UCLA In the News lists selected mentions of UCLA in the world’s news media. Some articles may require registration or a subscription to view. See more UCLA In the News.

Can Taylor Swift really rerecord her entire music catalogue? | Washington Post

When a teenage Swift originally signed with Big Machine, which released her first six records, she signed away the copyright to her master recordings. “It’s nothing out of the ordinary,” said Susan H. Hilderley, music attorney and instructor at the University of California at Los Angeles School of Law, calling it the “kind of terms … you would expect for somebody who was an unknown artist when she signed.”

‘Dark pools’ of hate flourish online. Here are 4 controversial ways to fight them | Science

This [is] worrisome on many fronts,” says Sarah Roberts, an internet scholar at the University of California, Los Angeles, who studies content moderation. For one thing, she says, users who engage in either of these two policies could experience negative mental health effects. “What support systems would they have to deal with these engagements? What conflict resolution training? And what would happen if these interactions spread from online engagements into real-world interpersonal violence?”

Bargain-hunting robocars could spell the end for downtown parking | The Conversation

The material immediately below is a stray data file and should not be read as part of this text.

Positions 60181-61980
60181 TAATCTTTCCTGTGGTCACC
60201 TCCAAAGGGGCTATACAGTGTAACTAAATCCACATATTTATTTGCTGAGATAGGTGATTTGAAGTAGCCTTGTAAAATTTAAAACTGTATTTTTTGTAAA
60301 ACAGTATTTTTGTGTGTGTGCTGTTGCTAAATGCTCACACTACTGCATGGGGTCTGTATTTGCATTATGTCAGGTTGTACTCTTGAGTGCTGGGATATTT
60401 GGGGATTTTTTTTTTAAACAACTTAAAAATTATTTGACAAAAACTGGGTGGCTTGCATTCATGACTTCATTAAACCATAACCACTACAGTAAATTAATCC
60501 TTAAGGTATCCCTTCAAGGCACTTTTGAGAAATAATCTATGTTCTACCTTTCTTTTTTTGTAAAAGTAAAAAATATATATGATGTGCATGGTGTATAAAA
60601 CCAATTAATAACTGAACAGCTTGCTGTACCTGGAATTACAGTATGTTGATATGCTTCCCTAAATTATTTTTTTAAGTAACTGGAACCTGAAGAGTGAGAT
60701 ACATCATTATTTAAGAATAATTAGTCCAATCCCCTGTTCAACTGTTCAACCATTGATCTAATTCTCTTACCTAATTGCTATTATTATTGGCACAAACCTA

Researchers at UCLA estimated that about 5% to 8% of urban land is devoted to curb parking. They estimated that the parking coverage — the ratio of parking area to total land area - in downtown Los Angeles and Houston are about 81% and 57%, respectively.

Is left-leaning California a problem for Joe Biden? | USA Today

The former vice president needs to put greater emphasis on the fact that his core beliefs are the same as Democrats writ large, argues Gary Segura, a California-based pollster and UCLA political scientist. “Right now, it cedes too much ground,” Segura said. “His argument should start with, ‘There’s a reason I’m the most popular candidate, and it’s that the preponderance of the Democratic electorate agrees with me on most issues, and in fact, the preponderance of other Democratic candidates agree with me on most issues.’ “He can better frame the argument by drawing attention to the fact that there is a huge portion of the American public that sees him as the logical, rational alternative to what we’ve been experiencing under Trump.”

L.A. is again considering limits on where homeless people can sleep | Los Angeles Times

Gary Blasi, professor emeritus of law at UCLA, said that whether L.A.’s proposed rules could survive a court challenge would depend on how they were implemented, including whether homeless people have a practical way to know where they can legally sleep and whether the proposed rules leave enough room on city sidewalks for them to do so. “Could anyone reasonably be expected to know if a particular spot is more than 500 feet from something?” Blasi asked.

Yes, Google is disrupting our democracy. But not in the way Trump thinks | Washington Post Opinion

(Commentary written by UCLA’s Ramesh Srinivasan) The president, here, is wrong. Not only is he inaccurately summing up research on the effects of bias in Google’s search engine; he is also ignoring some key flaws in that research. But there’s a troubling kernel of truth here: Online companies wield powerful technology that shapes our beliefs, how we work and how we live. Their technologies act on all of us, regardless of our gender, race, age or political persuasion.